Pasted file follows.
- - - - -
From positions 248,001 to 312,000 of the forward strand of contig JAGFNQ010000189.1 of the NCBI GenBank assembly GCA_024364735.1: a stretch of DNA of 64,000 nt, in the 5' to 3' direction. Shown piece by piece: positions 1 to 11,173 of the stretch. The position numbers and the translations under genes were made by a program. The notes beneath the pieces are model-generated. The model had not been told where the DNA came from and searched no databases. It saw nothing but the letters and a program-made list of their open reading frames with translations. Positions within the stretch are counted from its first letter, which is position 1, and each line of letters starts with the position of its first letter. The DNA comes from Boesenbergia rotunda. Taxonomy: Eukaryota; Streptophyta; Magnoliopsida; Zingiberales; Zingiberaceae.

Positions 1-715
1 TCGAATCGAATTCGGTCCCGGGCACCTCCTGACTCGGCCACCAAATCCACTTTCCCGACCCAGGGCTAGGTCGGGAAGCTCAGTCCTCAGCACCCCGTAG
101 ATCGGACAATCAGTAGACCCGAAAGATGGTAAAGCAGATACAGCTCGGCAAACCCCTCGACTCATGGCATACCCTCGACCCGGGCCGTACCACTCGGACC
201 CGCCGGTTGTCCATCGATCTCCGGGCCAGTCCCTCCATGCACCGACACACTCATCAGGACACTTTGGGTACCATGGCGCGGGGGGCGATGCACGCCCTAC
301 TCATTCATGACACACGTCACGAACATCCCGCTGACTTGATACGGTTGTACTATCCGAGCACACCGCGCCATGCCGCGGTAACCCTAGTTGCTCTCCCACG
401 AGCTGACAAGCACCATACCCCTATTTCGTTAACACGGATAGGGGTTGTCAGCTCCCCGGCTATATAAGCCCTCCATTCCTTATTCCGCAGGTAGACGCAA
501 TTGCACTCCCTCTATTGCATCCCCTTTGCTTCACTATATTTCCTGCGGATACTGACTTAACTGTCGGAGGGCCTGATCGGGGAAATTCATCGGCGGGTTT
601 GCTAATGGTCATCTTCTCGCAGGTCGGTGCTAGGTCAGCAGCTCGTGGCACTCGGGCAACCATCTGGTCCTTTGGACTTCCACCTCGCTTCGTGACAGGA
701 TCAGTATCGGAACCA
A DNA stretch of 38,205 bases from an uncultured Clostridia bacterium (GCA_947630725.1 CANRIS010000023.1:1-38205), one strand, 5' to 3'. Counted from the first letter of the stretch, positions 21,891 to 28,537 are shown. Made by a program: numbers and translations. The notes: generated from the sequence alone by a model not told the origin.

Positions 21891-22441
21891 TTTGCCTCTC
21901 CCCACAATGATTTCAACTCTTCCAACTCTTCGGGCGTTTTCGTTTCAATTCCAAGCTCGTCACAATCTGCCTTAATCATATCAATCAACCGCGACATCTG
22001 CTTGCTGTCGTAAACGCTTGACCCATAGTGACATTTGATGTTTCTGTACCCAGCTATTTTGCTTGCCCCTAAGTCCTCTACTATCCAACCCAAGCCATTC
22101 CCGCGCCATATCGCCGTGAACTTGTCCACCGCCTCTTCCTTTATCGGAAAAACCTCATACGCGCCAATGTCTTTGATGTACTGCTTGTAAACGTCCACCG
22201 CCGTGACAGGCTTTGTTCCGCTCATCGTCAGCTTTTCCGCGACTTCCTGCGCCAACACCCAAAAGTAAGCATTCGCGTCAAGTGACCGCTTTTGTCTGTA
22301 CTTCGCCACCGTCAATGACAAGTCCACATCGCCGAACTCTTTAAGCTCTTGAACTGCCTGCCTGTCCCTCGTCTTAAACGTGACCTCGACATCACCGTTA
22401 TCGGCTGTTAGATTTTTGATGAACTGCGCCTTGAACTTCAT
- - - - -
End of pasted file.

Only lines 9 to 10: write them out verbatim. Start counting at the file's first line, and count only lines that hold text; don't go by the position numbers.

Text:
601 GCTAATGGTCATCTTCTCGCAGGTCGGTGCTAGGTCAGCAGCTCGTGGCACTCGGGCAACCATCTGGTCCTTTGGACTTCCACCTCGCTTCGTGACAGGA
701 TCAGTATCGGAACCA